“The worst thing about dementia is that you progressively lose the person that you love,” says Anne Tudor, and she knows it first hand.
Her partner, Edie Mayhew, 65, was diagnosed six years ago with early onset Alzheimer’s disease. The Ballarat couple try to stay positive, and travel interstate and overseas giving talks on healthy living.
But Ms Tudor has watched as Ms Mayhew, a former driving instructor, has lost the ability to cook a meal, choose clothes and remember conversations.
They welcomed the news that human trials will begin in Melbourne on Monday for a new drug that has been shown to halt the progression of Alzheimer’s disease in mice and to reverse memory loss.
Volunteers who have been diagnosed with mild to moderate Alzheimer’s are being sought to take an oral medication and be monitored on its effects.
The study’s lead researcher, Austin Health associate professor Michael Woodward, said the drug, called CT1812, had been found in mice to negate the effects of the toxic protein amyloid beta – which causes Alzheimer’s – at both cellular and behavioural level, and to improve memory.
He said the new drug could slow or halt the human progression of Alzheimer’s, from which 350,000 Australians currently suffer, with one million projected to be diagnosed by 2050.
Susan Catalano, chief science officer of the trial’s backers, private US biotech company Cognition Therapeutics, or CogRx, said previous therapies had focused on trying to eliminate plaques caused by the build-up of amyloid beta in the brain.
The new approach focused on how these proteins link together to form clumps called oligomers, which bind to receptors in the synapses responsible for communication between brain cells.
The binding process kills off parts of the receptors and, in turn, disables the synapses. The process of memory formation fails, and Alzheimer’s symptoms start to appear.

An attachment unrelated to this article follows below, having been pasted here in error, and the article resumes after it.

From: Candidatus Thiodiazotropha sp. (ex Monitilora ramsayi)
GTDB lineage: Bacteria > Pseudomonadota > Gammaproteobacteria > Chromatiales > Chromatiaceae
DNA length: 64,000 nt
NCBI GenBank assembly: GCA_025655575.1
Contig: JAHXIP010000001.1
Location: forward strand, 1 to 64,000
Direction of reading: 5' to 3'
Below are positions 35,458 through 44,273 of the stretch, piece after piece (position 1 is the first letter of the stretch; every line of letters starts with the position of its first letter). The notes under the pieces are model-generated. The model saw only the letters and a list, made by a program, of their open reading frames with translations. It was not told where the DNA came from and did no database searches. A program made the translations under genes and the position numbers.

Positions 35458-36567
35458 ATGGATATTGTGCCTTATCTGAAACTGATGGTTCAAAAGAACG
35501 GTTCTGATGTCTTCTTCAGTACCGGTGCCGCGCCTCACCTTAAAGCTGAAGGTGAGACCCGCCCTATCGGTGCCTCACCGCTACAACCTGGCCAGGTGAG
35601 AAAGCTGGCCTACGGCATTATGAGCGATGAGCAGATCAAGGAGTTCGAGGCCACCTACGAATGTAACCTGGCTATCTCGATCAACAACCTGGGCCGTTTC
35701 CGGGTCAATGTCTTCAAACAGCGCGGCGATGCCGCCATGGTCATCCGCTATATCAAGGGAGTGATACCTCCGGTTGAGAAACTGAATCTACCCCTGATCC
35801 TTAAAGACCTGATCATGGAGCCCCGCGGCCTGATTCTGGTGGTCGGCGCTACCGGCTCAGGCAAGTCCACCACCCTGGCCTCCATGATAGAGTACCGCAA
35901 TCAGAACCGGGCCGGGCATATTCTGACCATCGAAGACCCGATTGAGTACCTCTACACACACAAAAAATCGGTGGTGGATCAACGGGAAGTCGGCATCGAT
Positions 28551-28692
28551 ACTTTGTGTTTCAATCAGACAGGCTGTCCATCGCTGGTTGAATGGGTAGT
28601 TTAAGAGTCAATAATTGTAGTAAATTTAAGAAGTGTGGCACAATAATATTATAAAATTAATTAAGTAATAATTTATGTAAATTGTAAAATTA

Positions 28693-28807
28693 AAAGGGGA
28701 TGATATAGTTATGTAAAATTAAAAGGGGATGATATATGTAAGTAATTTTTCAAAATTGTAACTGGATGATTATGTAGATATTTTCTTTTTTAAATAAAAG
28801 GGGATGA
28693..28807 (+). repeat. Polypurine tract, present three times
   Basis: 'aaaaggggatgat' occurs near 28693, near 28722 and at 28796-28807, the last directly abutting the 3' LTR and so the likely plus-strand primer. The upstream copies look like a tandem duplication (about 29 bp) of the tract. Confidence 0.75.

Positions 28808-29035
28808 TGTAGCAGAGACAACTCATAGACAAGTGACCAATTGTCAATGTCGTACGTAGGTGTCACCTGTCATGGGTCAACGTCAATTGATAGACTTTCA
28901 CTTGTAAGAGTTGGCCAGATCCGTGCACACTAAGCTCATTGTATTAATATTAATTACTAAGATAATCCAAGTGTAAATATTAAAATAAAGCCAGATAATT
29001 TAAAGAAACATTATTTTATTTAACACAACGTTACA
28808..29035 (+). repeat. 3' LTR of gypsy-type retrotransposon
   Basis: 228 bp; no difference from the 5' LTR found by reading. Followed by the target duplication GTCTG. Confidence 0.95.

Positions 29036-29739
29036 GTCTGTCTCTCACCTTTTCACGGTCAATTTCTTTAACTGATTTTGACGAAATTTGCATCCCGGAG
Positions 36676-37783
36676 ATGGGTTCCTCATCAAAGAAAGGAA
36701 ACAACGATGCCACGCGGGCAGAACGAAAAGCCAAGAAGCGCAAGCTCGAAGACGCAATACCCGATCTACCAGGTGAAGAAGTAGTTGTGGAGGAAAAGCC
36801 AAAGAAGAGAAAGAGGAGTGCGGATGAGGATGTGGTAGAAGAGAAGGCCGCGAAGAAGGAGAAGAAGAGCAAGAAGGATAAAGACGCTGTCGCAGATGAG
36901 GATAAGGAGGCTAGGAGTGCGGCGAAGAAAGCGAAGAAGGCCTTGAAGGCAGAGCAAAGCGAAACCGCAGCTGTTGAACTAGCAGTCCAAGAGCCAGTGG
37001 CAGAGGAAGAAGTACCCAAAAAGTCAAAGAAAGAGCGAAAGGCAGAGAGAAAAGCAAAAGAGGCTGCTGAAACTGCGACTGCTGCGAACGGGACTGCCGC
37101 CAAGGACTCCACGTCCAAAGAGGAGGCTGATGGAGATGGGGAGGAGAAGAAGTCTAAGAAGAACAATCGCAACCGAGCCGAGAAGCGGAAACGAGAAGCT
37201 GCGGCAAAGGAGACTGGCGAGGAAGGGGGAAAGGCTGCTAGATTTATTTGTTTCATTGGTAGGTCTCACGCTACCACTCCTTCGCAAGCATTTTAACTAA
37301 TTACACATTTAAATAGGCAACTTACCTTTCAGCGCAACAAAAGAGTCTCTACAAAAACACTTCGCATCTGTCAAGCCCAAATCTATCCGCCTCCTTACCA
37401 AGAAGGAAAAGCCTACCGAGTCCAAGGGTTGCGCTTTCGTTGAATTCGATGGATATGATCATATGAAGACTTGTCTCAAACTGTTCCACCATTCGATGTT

Dr Catalano said the drug CT1812 had been found – in mice that had been genetically engineered to over-produce amyloid beta – to shield synapses from the effects of oligomers It did this by the drug itself binding to one type of receptor, changing the receptor’s shape so the oligomers are either unable to take hold, or are displaced.
A selection of CogRx study drugs, including CT1812, reversed the memory loss after one month of treatment and sustained the memory improvement for six months.
Volunteers aged 50 to 80 are needed for the trial at Austin Health, in Heidelberg, Melbourne Health at Parkville, Epworth Hospital in Richmond and with Dr Philip Morris in Southport, Queensland from now until January.
Associate Professor Woodward said previous studies had tried to neutralise amyloid beta, but this therapy was about protecting cells from its effects – “a very new and refreshing approach”.
Ms Mayhew welcomed the trial and said she would consider signing up. “If it can help other people with dementia, then I’m happy to do it. It might help me as well,” she said.
Ms Tudor said: “It sounds really promising. We’d love to see something to stop it from getting worse – or even better, to prevent it from happening in the first place.”